It’s so easy to get swept up in the idea(l) of being a homeowner or buying a home, we don’t consider taking practical steps before we start looking at homes. Take a look at these 9 areas before diving in!
1. Consider your life stage and the future. Don't necessarily buy for the life you have today. Chances are that buying a house will be one of the bigger financial commitments you'll make in your lifetime. Before starting to look at houses, consider your next 5-10 years. Are you planning on staying at your current job? Getting married? Having kids? Will you be an empty nester soon?
2. Have enough for a down payment and closing costs? What kind of shape is your credit? To get A rates, you must have a score of 740 or more.
3. Get pre approved by a lender. Resist the temptation to start looking at houses before you get pre-approved by a lender. It can be heartbreaking to fall in love with a home that is out of your price range.
4. Buy the house you know that you can afford. This can be different from the price that your mortgage company believes that you can afford. You may end up getting approved for a mortgage but be smart. You don't know what the future holds, so prepare for unexpected situations by being conservative. So what's the best ratio to use? Some lenders suggest that you can afford mortgage payments totaling about 1/3 of your gross income but others suggest closer to 28% for housing related costs including mortgage, insurance and taxes. There are a number of factors including your projected income, interest rates, type of mortgage and the market. Click here to ask me for a referral to an excellent mortgage lender!
5. When looking at homes, don't fixate on the purchase price. The purchase price is just one piece of owning a house: be sure to consider all of the costs associated with your potential new home. That includes the cost of insurance, homeowner association fees and real estate taxes - depending on where you live, those can quickly add up. And it's not just home improvements that can cost money: maintenance costs dollars, too. It's a good idea to ask questions about upkeep for extras like swimming pools, fancy heating and cooling systems and out buildings. Finally, make sure you're comparing apples to apples: a condo with a large fee that's priced low may be more costly than a higher priced one with lower fees while a cheap home with high taxes may cost you more per month than a more expensive one with lower taxes.
6. You don't have to buy a house. Build a spreadsheet that compares your rental costs to the cost of buying a home. Buying a home is a big decision and while it can be a sound financial investment, it’s not for everyone. There is a lot to consider, including the housing market, interest rates, timing and your future plans. You might want more flexibility or mobility, or your career and family plans may be in flux. If you're not sure about a neighborhood, consider renting as a test drive: I can help you with that, too.
7. Once you have gone through the steps above, make a checklist of your must-haves, nice-to-haves and other essentials. Then print copies of this checklist. Every time you visit a house, take the checklist along with you; take photographs so you can cross each item off your list. If you fall in love with the house and your checklist shows that the house has none of your must-haves, it will at least make you pause and think.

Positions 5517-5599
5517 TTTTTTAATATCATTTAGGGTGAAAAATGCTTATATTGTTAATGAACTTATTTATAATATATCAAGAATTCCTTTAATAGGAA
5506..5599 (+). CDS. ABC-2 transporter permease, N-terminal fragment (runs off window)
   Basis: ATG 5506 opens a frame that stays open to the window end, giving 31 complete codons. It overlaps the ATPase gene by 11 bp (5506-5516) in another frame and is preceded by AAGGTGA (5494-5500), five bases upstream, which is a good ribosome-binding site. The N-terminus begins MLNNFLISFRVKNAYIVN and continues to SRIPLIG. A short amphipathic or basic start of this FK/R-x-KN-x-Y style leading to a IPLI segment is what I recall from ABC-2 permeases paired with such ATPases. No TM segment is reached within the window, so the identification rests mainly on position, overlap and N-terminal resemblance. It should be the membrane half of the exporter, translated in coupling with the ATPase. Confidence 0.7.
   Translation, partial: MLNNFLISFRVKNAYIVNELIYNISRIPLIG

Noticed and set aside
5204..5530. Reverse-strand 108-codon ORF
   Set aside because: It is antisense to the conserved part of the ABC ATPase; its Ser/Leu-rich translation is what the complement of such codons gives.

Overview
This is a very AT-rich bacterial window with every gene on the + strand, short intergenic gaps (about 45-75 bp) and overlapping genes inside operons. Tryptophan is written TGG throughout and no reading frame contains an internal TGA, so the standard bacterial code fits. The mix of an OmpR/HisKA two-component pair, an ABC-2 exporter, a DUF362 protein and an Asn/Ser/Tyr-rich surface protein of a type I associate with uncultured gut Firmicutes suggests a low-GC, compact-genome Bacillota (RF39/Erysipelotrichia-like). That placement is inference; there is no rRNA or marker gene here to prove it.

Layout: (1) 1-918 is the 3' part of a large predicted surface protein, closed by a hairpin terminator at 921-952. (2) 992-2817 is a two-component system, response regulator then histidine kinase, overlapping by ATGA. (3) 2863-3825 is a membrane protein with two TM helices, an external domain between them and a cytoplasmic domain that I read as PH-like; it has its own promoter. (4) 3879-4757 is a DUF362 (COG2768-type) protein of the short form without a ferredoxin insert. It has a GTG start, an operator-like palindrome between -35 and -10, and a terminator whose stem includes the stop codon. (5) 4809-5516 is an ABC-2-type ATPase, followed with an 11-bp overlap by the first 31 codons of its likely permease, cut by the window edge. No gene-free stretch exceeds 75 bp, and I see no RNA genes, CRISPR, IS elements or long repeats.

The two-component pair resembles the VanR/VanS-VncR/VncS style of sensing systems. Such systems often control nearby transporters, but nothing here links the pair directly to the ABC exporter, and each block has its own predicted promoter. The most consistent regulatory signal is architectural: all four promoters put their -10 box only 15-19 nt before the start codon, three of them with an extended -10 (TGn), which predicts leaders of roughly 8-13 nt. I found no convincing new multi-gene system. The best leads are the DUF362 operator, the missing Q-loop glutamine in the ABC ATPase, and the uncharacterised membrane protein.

8. Look at ALL the expenses when you are budgeting for the house: When budgeting for the house, don't stop with principal, interest, taxes and insurance; add in utilities, cost of commuting and upgrades. Call the utility companies that service the house you are considering and ask for an estimate of what the cost will be, whether there are any budget plans available, etc. Will the gas budget for your car go up if you are moving further away from the places you frequently visit? Budget all of these expenses and see if you can still afford the house.
9. Research grants and other sources of funding. You may find many grants and funding sources you weren't aware of or that you thought income limits for qualifying for these types of funding would be very low. They may surprise you by the generous income limits on many of the options. There are many different options based on profession (grants for teachers, farmers, etc.) as well as the area of the potential house (whether it's in a rural area, high-poverty area, etc.) Research all the grants and funding options you are eligible for before you automatically decide you won't qualify for anything.
There are so many benefits to owning a home and buying before rates get too high, prices get out of reach and inventory reaches new lows. The stability that comes from owning a home and making it yours along with the statistics that show that children of homeowners do better in school than those who rent are all factors in choosing to buy.
As I always say, make a list of the pros and cons to help you make a well informed and solid decision!
Let me know if I can answer any questions for you or point you in the right direction for needed resources. If you're already qualified and want to start searching for a home, click here to search the MLS of homes in the Greater Puget Sound! I also have market reports for areas as well to provide you.
I can also help you find rentals if that's the route you choose. Either way, call, text or email me at 253.227.1609 or firstname.lastname@example.org.